Ecologist Prof. Tom Crowther of the Swiss Federal Institute of Technology in Zürich and co-chair of the advisory board of the UN Decade on Ecosystem Restoration, speaks about climate change mapping and the role of soil biodiversity.
As a global ecosystem scientist, you founded the Restor platform, an online hub known as the ‘google maps for nature’. What’s in there for microbiology science?
Tom Crowther: Our Restor platform has lots of data about soils, climate and macro species like terrestrial plants and animals. However, unfortunately until now, we have very little globally available data on soil microbiome diversity. For that reason, it is our top priority as scientists to study these ecosystems globally so that we can generate the information that would be urgently needed on Restor.
On the other hand, with more than 100 000 participants on the Restor platform working in nature conservation and restoration, we now have access to an extraordinary new set of data from the experts working on the ground.
They report that, when you restore an ecosystem, it is essential to restore the soil microbiome that supports it. By adding native, diverse mixtures of soil from nearby ecosystems to degraded soils, natural regeneration rates can increase by 30-40% as plants move towards their natural state.
Could a better understanding of microbiome biogeography and biochemistry help predict the best ecosystem sites for natural carbon sinks? What can satellite observation tell us?
Tom Crowther: We start to understand the complex feedback mechanisms in and between terrestrial systems regarding climate change linked to the global distribution of microbial systems. Northern forests, for example, are dominated by fungi, whereas bacterial webs dominate in the southern tropical forests. The tropical forests have faster carbon cycles causing higher emission rates.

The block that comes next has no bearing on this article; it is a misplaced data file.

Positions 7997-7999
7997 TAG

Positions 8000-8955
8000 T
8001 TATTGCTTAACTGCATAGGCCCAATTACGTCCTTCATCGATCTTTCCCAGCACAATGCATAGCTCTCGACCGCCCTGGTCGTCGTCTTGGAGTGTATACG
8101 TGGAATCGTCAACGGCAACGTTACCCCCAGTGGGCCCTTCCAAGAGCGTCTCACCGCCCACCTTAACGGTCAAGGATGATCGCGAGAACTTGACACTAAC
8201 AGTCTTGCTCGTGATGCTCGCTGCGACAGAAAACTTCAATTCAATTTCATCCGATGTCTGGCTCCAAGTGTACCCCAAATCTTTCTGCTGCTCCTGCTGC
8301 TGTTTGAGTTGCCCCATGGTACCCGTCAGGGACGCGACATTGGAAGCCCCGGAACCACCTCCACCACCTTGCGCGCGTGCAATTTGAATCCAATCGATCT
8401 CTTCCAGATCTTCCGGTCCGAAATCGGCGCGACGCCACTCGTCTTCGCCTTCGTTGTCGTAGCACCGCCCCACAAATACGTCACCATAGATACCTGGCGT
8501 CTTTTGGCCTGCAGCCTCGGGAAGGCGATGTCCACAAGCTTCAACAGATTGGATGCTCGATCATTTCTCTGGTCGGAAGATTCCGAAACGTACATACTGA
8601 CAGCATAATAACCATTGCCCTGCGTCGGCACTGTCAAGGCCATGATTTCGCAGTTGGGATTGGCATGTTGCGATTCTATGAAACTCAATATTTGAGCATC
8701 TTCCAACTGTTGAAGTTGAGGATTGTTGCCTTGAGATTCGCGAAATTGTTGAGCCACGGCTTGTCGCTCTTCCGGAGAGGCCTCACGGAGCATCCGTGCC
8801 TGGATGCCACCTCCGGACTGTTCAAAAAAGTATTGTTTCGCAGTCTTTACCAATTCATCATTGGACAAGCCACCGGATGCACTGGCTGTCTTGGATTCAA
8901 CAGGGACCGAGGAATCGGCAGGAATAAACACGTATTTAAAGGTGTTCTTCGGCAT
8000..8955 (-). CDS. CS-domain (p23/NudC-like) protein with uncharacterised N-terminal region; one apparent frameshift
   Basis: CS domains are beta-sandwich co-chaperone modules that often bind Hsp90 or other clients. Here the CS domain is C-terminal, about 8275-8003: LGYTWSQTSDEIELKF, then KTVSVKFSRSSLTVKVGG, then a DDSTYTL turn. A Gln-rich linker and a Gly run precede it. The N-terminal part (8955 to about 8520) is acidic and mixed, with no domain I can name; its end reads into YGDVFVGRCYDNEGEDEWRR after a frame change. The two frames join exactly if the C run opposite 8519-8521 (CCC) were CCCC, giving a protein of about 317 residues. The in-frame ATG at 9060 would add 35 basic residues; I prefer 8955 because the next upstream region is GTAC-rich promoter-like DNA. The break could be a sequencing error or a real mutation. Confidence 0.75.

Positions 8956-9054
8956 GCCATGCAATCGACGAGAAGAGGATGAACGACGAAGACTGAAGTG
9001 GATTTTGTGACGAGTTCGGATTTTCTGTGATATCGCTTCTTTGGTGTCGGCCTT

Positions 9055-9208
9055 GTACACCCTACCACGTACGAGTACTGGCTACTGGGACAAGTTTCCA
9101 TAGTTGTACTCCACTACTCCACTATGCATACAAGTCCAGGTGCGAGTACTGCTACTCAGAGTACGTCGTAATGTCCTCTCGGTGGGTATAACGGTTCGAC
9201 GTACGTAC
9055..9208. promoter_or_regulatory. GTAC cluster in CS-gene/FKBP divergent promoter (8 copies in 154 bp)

With global warming, the cold-adapted regions like the Arctic are heating up fastest, and the microbiome is likely to respond . Consequently, we estimate that warming is stimulating microbial activity in the Arctic and sub-Arctic regions, enhancing the loss of carbon from soils. We estimate that these increased soil carbon losses could increase carbon emissions by 12-15%. The warmer the climate, the more soil carbon emissions we are likely to see.
What is the role of soil microbiomes, including fungi, in carbon sequestration and storage?
Tom Crowther: Firstly, the soil microbiome is a crucial parameter for soil fertility and plant growth which means that they directly facilitate food security and carbon capture into ecosystems. Secondly, microbes are essential for stabilizing the carbon that enters the soil, which is the process that makes sure that carbon stays in the soil. Ultimately, soil microbes are the most diverse organisms on earth and they regulate the largest pool of carbon on land.
Besides animal breeding, rice cultivation globally generates 20% of food-borne methane gases into the atmosphere. Do we understand enough about plant-based carbon cycles?
Tom Crowther: We learn that healthy diversity is key in fighting climate change. If biodiversity is missing, there is no healthy carbon storage possible because we are losing species’ mixtures and the functioning of those ecosystems. More species above and below the surface means that more carbon is sequestered in the long term. Our ecosystems-thinking needs to include microbial communities.
Might planting trees for climate change mitigation pose an additional risk?
Tom Crowther: Just planting trees is not necessarily recovering nature. When done right, it can be fantastic, but when done wrong, it might generate more destructive monocultures. In most cases, the best way to restore an ecosystem is to allow them to reover naturally. And in others, it is about working with people to actively manage biodiversity for the economic sustainability of local communities who depend on it.
We can already show global maps of soil carbon loss, showing significant losses in areas of intensive agriculture, and also in high latitude Arctic regions. But we are also starting to see the signs of soil carbon gains, where holistic management of mixed crops can promote biodiversity and soil health. Or where natural peatland or forest regeneration have been successfully implemented across the globe.
Ultimately, across all ecosystems, it is becoming increasingly clear that promoting life aboveground requires that we protect and restore the diversity of life belowground.